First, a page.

“It was no less than an administrative coup d’état,” Woodward writes, “a nervous breakdown of the executive power of the most powerful county in the world.”

Beartown by Fredrick Backman

This book (one of my personal favorites) was banned from a high school in Rockingham County, NC. A concerned parent contacted local churches to gain their support. One of the pastors told his congregation that it was “some of the most repulsive reading that you’ll ever be exposed to.” Other parents complained about its “vulgar”, “graphic” and “just unnecessary” subject matter.

People say Beartown is finished. A tiny community nestled deep in the forest, it is slowly losing ground to the ever-encroaching trees. But down by the lake stands an old ice rink, built generations ago by the working men who founded this town. And in that ice rink is the reason people in Beartown believe tomorrow will be better than today. Their junior ice hockey team is about to compete in the national semi-finals, and they actually have a shot at winning. All the hopes and dreams of this place now rest on the shoulders of a handful of teenage boys.
Being responsible for the hopes of an entire town is a heavy burden, and the semi-final match is the catalyst for a violent act that will leave a young girl traumatized and a town in turmoil. Accusations are made and, like ripples on a pond, they travel through all of Beartown, leaving no resident unaffected.
Beartown explores the hopes that bring a small community together, the secrets that tear it apart, and the courage it takes for an individual to go against the grain. In this story of a small forest town, Fredrik Backman has found the entire world.

The Curious Incident of the Dog in the Night-time by Mark Haddon

This book has been banned and challenged multiple times and in numerous states. It was a summer reading assignment in a Leon County, FL school district until it was banned for inappropriate content and language. It was also moved from required reading to optional reading in Tallahassee, FL for profanity and atheism. It was also banned from a Wilson County, TN school, and pulled from their library for the “offensive language.” The decision was later rescinded.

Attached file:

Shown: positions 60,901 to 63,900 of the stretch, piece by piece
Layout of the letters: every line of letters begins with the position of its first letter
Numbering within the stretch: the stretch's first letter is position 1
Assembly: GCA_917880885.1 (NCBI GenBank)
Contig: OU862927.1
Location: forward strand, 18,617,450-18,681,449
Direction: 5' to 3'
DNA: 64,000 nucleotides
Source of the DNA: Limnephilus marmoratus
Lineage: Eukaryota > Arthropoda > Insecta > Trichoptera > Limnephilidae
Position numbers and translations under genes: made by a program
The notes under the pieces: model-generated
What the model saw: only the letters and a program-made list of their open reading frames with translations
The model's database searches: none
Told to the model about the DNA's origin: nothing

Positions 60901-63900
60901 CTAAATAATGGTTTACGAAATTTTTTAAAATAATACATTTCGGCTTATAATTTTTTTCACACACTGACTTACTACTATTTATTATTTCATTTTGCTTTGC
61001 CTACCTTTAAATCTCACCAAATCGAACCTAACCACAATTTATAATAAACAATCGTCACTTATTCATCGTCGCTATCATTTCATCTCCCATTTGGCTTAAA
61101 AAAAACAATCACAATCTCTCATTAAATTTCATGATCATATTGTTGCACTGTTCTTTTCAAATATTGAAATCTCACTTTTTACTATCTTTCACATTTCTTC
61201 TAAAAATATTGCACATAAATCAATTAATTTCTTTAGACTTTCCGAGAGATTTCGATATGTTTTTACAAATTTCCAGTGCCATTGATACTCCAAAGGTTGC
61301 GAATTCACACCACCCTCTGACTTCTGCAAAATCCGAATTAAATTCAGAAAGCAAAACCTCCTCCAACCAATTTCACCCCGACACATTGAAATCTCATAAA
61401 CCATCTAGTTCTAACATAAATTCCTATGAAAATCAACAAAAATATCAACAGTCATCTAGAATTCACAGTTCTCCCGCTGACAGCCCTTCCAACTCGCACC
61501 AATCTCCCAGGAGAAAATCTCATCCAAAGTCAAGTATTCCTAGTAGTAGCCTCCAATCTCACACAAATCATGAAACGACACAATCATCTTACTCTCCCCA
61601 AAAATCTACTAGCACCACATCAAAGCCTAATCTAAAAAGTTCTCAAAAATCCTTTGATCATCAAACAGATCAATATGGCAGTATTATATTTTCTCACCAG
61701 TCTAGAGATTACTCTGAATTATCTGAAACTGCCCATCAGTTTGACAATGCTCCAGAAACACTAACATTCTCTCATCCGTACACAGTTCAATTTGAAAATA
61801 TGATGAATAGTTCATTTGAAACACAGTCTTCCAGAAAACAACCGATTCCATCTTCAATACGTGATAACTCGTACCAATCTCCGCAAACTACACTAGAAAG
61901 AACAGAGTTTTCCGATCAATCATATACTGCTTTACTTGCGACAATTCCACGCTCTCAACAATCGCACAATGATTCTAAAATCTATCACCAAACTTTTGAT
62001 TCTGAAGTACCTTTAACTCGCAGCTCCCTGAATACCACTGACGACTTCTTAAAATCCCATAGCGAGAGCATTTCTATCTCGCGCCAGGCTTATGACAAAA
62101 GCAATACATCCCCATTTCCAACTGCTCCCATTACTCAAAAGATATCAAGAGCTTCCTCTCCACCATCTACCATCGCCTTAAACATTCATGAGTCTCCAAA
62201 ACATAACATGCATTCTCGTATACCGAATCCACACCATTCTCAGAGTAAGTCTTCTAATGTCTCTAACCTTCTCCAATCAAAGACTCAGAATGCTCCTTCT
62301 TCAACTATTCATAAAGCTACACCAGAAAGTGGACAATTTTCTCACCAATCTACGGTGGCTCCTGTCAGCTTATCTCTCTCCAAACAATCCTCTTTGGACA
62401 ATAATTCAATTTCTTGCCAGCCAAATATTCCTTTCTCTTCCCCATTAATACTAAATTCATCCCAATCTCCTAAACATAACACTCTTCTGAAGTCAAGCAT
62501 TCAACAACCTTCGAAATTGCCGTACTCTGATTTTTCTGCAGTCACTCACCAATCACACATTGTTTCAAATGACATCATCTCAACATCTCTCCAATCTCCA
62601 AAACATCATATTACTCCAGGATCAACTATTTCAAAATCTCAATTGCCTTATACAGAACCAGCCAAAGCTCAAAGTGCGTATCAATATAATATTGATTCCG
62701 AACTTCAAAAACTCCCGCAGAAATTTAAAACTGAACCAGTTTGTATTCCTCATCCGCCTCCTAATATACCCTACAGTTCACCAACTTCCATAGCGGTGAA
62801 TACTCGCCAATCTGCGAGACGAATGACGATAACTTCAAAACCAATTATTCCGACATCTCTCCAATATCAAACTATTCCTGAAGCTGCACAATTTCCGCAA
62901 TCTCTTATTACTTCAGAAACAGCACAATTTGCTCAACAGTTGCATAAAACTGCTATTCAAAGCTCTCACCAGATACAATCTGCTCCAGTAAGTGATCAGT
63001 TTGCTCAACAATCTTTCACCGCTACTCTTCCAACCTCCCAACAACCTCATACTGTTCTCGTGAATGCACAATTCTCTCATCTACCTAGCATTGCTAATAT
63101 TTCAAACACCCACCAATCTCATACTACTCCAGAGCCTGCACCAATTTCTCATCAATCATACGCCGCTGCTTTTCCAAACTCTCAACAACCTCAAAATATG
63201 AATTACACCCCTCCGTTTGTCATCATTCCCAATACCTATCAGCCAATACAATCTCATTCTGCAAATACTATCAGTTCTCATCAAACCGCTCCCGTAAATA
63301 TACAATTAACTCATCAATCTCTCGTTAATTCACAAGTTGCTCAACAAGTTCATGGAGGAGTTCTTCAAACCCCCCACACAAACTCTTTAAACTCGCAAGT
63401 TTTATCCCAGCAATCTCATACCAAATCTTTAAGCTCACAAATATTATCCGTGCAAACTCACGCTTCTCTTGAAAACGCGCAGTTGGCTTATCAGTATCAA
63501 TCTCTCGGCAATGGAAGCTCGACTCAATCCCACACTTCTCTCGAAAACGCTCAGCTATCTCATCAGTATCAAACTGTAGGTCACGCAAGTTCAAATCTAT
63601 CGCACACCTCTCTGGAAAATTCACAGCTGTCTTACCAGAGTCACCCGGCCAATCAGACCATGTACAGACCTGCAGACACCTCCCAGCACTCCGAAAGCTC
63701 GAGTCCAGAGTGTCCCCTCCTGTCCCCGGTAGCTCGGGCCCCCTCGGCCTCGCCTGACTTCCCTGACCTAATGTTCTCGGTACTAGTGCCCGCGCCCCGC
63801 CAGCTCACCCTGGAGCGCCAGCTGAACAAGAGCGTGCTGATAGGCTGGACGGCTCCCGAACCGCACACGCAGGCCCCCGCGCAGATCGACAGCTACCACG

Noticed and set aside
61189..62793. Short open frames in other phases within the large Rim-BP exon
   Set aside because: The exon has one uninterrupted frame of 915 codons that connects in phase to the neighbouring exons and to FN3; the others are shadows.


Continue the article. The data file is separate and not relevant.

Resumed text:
Christopher John Francis Boone knows all the countries of the world and their capitals and every prime number up to 7,057. He relates well to animals but has no understanding of human emotions. He cannot stand to be touched. And he detests the color yellow.
This improbable story of Christopher’s quest to investigate the suspicious death of a neighborhood dog makes for one of the most captivating, unusual, and widely heralded novels in recent years.

The Kite Runner by Khaled Hosseini

This is another regularly challenged work for reasons such as “desensitizes students to violence” and vulgarity.  In Buncombe County, NC, and self-described “conservative government watchdog” complained that the book was opposed to the school’s requirement to teach sex education from an abstinence only perspective.   The book was suspended, but later reinstated.

The unforgettable, heartbreaking story of the unlikely friendship between a wealthy boy and the son of his father’s servant, caught in the tragic sweep of history, The Kite Runner transports readers to Afghanistan at a tense and crucial moment of change and destruction. A powerful story of friendship, it is also about the power of reading, the price of betrayal, and the possibility of redemption; and an exploration of the power of fathers over sons—their love, their sacrifices, their lies.